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Latina Legends

Salma Hayek

(Mexico, 1966– )
Producer, director, and actress Salma Hayek is honored as the first Mexican Latina to obtain leading roles in Hollywood since Dolores del Río. She has received numerous awards for her work, including a best actress Oscar nomination.

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Nadia Comaneci was Salma Hayek’s hero when she was a young girl. Hayek believed she could accomplish anything if she put her mind and hard hours into it, including becoming a world class gymnast. At the age of eight, she was chosen to train for the Olympics. Her father refused to let her go, citing that she needed family, friends, and a normal childhood.

The experience saddened Hayek, but at the same time it fueled her determination to leave her small town. The road from home eventually led to Hollywood. Her passion and talent transferred to the stage and silver screen.

Hayek is honored as the first Mexican Latina to obtain leading roles in Hollywood since Dolores del Río in the 1940s. Named one of the fifty most beautiful people in the world by People magazine, her smoldering and sexy persona gave her stage and soap opera fame in Mexico before she even ventured to Los Angeles in 1990 to pursue her acting career. She has since become a producer and director.

Born in Coatzacoalcos, Mexico, to a Lebanese businessman father and a Mexican opera-singer mother, she was sent to a Catholic boarding school in Louisiana. Because of the incessant pranks she pulled, her parents were asked to take her back after two years. She finished high school early and entered Universidad Iberoamericano in Mexico City, where she studied drama and international relations. She dropped out to pursue acting.

Discovered by a television producer while in a stage production, she was cast in her first television series, Nuevo Amanecer, and won the 1989 TV Novela Award for best newcomer. It catapulted her to a new series, Teresa, an instant hit in Mexico. It was syndicated to over thirty countries and thrust her into the international spotlight.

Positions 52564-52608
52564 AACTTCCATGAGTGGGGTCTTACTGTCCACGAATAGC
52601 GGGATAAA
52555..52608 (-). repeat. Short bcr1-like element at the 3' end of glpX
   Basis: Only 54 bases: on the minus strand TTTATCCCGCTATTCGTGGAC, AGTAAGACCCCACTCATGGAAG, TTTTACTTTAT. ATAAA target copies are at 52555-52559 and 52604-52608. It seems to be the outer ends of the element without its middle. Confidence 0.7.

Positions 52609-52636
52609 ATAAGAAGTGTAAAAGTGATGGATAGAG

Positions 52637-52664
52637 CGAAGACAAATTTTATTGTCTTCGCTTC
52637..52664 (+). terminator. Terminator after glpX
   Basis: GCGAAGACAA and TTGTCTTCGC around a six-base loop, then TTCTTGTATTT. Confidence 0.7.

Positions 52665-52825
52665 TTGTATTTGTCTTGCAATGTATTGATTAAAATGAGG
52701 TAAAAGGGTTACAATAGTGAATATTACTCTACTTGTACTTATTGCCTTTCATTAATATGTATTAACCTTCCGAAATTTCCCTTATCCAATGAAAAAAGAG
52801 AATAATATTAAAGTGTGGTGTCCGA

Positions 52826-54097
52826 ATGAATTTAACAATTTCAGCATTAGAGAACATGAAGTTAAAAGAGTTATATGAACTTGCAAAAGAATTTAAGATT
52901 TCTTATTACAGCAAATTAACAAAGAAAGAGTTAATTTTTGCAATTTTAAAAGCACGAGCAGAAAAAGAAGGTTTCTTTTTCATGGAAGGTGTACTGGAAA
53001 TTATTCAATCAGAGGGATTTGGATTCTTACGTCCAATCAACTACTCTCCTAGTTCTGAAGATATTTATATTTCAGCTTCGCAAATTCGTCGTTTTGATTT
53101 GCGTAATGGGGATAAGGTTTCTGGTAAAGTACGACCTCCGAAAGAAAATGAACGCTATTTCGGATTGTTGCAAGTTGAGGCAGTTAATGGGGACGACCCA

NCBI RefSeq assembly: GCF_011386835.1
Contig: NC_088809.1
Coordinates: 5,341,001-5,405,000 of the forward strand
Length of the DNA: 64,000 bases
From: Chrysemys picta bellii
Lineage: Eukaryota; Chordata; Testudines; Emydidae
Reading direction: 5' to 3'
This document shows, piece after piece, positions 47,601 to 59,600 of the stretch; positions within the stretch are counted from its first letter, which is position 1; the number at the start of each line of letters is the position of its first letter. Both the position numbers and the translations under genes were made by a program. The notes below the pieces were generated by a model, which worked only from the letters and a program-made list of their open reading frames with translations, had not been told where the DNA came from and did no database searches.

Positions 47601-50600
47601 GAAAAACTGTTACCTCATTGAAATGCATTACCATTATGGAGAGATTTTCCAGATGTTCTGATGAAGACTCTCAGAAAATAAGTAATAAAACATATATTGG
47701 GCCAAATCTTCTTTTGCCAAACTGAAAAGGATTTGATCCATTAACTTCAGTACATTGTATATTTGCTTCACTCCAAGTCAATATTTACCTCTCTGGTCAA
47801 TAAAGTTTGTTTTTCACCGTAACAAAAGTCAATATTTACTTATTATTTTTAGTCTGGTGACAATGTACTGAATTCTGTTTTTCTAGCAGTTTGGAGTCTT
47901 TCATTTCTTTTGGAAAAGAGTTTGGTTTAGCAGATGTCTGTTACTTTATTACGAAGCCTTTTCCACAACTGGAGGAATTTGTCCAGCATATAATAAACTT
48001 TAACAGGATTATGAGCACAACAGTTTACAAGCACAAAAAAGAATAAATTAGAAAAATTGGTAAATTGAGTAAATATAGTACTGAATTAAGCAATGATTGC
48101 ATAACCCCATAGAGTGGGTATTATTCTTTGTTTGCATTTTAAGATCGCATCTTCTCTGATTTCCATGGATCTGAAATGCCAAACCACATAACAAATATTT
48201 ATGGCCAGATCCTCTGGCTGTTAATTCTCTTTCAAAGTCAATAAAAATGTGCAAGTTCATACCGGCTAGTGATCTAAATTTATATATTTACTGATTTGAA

Her first starring role in the United States came opposite Antonio Banderas, in Robert Rodriguez’s Desperado (1995). Her film credits include From Dusk Until Dawn (1996), Fools Rush In (1997), The Hunchback (1997), 54 (1998), Breaking Up (1998), Wild Wild West (1999), Traffic (2000), and Once Upon a Time in Mexico (2003).

Returning to Mexico in 1995, she starred in El Callejon de los Milagros (Midaq Alley), which landed her a nomination for an Ariel, the Mexican version of an Oscar. At this time, she also appeared in television series, including Sinbad (1993), Nurses (1991–1994), and HBO’s Dream On (1990–1996).

She produced and starred in the film Frida (2001), about famed Mexican artist Frida Kahlo (see her biography this book). She fought for seven years to make the film, battling interest from Jennifer Lopez and Madonna and going through hundreds of scripts with producer Nancy Hardin. The wait paid off. Hayek received critical acclaim and her first best actress Oscar nomination for her role as Frida.

Hayek was also the working producer of In the Time of the Butterflies, a Showtime movie about the Mirabal sisters of the Dominican Republic who led resistance against dictator Rafael Trujillo (see their biographies in this book). Hayek received a standing ovation for her directorial debut at the Sundance Film Festival (2003) for The Maldonado Miracle, another Showtime movie.

In 2006, Hayek became an executive producer of the hit television series Ugly Betty, which was based on the telenovela Yo Soy Betty La Fea. It earned a Golden Globe for best comedy in 2007. She continues to pursue her producing career path.

Uncompromising in strength and sass, she once said, “I keep waiting to meet a man who has more cojones than I do.” In 2009, she married French billionaire, Francois-Henri Pinoult. Their daughter was born in 2007.

Her magnetism continues to live on screen and off. She and Antonio Banderas earned a joint nomination for an MTV Movie Award for Best Kiss. She won the Blockbuster Entertainment Award for favorite supporting actress in an action movie for Wild Wild West. Frida was named best picture and Hayek won both the best actress and the Creative Achievement Award for the film at the 2003 Imagen Awards. Hayek started the Salma Hayek Foundation, in efforts to be the voice for women’s rights, speaking on violence against women, discrimination against immigrants, as well as various children’s health and related issues.

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Excerpt from: THE BOOK OF LATINA WOMEN: 150 VIDAS OF PASSION, STRENGTH, AND SUCCESS By Sylvia Mendoza

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